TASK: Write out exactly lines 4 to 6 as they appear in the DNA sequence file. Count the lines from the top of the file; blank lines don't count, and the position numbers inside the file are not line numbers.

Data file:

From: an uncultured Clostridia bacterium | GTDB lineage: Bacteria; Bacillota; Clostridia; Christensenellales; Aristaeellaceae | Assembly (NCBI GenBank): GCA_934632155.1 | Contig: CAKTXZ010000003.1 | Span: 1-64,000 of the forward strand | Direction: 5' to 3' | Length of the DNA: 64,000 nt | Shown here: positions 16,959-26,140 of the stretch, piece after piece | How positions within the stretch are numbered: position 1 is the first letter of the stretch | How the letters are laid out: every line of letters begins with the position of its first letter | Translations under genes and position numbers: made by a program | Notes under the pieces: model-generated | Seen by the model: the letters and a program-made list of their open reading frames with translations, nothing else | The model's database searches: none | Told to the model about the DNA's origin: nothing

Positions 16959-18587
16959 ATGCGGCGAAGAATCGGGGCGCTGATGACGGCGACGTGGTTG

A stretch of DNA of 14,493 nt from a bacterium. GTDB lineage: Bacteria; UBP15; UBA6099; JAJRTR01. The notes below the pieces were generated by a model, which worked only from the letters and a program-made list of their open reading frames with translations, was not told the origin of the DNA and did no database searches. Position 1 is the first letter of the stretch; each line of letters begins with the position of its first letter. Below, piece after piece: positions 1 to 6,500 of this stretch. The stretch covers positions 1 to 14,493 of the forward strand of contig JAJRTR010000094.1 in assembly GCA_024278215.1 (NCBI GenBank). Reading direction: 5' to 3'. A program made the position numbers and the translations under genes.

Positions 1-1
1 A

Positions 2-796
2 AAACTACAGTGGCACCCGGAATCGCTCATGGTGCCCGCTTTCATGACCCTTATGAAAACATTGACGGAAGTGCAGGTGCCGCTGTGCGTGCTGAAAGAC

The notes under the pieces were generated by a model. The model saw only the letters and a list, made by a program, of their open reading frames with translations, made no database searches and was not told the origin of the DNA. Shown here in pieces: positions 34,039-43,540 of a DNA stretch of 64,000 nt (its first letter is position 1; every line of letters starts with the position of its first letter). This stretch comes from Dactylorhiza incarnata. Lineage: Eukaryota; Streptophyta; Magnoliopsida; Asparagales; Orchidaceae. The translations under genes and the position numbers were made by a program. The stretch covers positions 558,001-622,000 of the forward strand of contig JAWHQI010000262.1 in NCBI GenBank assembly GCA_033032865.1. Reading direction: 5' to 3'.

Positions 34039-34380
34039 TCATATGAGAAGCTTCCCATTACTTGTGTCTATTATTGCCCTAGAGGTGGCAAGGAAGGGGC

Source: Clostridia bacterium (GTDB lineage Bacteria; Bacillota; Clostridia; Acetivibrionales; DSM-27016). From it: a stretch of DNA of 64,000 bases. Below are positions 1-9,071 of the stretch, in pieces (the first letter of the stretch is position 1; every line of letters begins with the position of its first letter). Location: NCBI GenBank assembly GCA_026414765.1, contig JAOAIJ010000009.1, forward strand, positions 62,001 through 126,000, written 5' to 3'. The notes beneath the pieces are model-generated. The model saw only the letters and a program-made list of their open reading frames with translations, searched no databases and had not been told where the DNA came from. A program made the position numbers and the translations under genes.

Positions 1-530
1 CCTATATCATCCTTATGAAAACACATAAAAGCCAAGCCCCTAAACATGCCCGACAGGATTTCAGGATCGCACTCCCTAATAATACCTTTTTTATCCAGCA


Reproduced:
A stretch of DNA of 14,493 nt from a bacterium. GTDB lineage: Bacteria; UBP15; UBA6099; JAJRTR01. The notes below the pieces were generated by a model, which worked only from the letters and a program-made list of their open reading frames with translations, was not told the origin of the DNA and did no database searches. Position 1 is the first letter of the stretch; each line of letters begins with the position of its first letter. Below, piece after piece: positions 1 to 6,500 of this stretch. The stretch covers positions 1 to 14,493 of the forward strand of contig JAJRTR010000094.1 in assembly GCA_024278215.1 (NCBI GenBank). Reading direction: 5' to 3'. A program made the position numbers and the translations under genes.

Positions 1-1
1 A